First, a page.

|Authors||Patrick Barron, Muhammad Najib Azca, and Tri Susdinarjanti|
|Pages||xxiv + 142|
|Dimension||155 x 230 mm|
|Ebook||free download (see below)|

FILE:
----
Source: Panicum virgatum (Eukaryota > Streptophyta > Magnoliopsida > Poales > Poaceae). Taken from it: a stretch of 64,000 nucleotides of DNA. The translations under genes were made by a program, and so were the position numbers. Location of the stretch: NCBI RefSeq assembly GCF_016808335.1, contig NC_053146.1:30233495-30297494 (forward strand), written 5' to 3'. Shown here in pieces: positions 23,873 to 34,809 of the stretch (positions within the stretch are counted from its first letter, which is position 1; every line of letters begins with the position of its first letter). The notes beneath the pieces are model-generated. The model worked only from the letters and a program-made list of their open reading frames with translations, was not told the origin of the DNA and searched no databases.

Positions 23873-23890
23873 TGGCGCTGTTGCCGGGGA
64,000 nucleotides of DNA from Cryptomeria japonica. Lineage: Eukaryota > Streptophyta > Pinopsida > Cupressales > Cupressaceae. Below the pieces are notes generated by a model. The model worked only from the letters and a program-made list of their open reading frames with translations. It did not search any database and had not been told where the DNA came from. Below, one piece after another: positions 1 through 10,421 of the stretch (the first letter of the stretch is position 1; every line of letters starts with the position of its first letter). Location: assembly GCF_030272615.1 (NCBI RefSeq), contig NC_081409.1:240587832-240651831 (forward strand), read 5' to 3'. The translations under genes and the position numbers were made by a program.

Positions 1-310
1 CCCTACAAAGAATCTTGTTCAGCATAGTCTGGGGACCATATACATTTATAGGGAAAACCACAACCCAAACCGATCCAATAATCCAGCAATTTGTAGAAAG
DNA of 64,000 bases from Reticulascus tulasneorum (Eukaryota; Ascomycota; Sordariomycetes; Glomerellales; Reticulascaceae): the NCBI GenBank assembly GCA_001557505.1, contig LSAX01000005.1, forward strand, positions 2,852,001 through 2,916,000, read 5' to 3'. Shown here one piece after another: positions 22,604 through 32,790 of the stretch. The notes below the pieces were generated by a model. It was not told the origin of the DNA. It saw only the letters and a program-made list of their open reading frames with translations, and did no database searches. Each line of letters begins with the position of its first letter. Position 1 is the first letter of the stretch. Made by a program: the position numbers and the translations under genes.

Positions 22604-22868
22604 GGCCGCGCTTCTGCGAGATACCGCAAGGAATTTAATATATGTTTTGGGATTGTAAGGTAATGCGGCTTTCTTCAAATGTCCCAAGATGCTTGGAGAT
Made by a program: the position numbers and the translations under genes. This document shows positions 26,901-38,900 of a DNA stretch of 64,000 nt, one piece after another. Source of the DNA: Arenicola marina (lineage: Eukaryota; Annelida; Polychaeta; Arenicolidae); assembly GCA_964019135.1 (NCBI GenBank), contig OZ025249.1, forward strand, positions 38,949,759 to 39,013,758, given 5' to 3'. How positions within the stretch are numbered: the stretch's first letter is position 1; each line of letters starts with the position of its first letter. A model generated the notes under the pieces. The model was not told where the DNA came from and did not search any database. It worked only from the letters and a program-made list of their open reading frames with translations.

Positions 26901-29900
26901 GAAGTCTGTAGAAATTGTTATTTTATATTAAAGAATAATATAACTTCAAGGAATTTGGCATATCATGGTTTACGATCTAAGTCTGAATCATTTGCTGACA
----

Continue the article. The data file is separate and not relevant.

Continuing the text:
Why does peace consolidate in some places previously characterized by large-scale extended violence and not in others? After the Communal War seeks to provide an answer by comparing the post-conflict experiences of two eastern Indonesian provinces: Maluku and North Maluku. In the former, episodes of large-scale violence have been frequent since the end of hostilities in early 2002. In contrast, North Maluku has seen a relative lack of violence since the end of its communal war. The authors explain the different post-conflict trajectories by looking at three sets of factors: elite incentives to use violence; societal support for violence; and the enabling environment that allows violence to occur. They argue that differences in the nature of the peace settlement and early post-conflict policies, combined with differences in the local political arena, shaped these factors in different ways in the two provinces. Consolidating peace in Indonesia requires approaches that strengthen impartial and democratic state institutions. Drawing on the findings, the authors provide recommendations on how this can be done.